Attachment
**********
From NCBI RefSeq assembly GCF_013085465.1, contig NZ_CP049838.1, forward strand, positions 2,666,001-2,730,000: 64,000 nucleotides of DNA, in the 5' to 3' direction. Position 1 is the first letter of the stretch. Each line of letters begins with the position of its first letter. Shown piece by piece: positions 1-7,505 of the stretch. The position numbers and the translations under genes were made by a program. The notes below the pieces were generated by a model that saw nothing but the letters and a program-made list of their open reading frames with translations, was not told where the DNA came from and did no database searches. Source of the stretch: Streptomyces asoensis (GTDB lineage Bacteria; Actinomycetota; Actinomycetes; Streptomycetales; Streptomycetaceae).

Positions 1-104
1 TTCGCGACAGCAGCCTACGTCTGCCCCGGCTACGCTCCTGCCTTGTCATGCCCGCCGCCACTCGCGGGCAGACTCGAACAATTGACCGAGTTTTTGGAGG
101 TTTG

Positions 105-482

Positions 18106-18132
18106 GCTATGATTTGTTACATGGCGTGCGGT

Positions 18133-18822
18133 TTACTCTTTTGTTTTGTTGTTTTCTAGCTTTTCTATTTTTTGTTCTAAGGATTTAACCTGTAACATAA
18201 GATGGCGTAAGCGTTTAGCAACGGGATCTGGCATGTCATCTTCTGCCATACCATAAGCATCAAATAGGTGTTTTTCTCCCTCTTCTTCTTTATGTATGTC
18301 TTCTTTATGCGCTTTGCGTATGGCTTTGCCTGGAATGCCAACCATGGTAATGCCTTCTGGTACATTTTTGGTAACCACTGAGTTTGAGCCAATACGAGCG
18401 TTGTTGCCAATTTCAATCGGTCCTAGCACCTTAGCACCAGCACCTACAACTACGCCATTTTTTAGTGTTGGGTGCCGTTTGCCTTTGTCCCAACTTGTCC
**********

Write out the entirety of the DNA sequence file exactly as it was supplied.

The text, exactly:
From NCBI RefSeq assembly GCF_013085465.1, contig NZ_CP049838.1, forward strand, positions 2,666,001-2,730,000: 64,000 nucleotides of DNA, in the 5' to 3' direction. Position 1 is the first letter of the stretch. Each line of letters begins with the position of its first letter. Shown piece by piece: positions 1-7,505 of the stretch. The position numbers and the translations under genes were made by a program. The notes below the pieces were generated by a model that saw nothing but the letters and a program-made list of their open reading frames with translations, was not told where the DNA came from and did no database searches. Source of the stretch: Streptomyces asoensis (GTDB lineage Bacteria; Actinomycetota; Actinomycetes; Streptomycetales; Streptomycetaceae).

Positions 1-104
1 TTCGCGACAGCAGCCTACGTCTGCCCCGGCTACGCTCCTGCCTTGTCATGCCCGCCGCCACTCGCGGGCAGACTCGAACAATTGACCGAGTTTTTGGAGG
101 TTTG

Positions 105-482

Positions 18106-18132
18106 GCTATGATTTGTTACATGGCGTGCGGT

Positions 18133-18822
18133 TTACTCTTTTGTTTTGTTGTTTTCTAGCTTTTCTATTTTTTGTTCTAAGGATTTAACCTGTAACATAA
18201 GATGGCGTAAGCGTTTAGCAACGGGATCTGGCATGTCATCTTCTGCCATACCATAAGCATCAAATAGGTGTTTTTCTCCCTCTTCTTCTTTATGTATGTC
18301 TTCTTTATGCGCTTTGCGTATGGCTTTGCCTGGAATGCCAACCATGGTAATGCCTTCTGGTACATTTTTGGTAACCACTGAGTTTGAGCCAATACGAGCG
18401 TTGTTGCCAATTTCAATCGGTCCTAGCACCTTAGCACCAGCACCTACAACTACGCCATTTTTTAGTGTTGGGTGCCGTTTGCCTTTGTCCCAACTTGTCC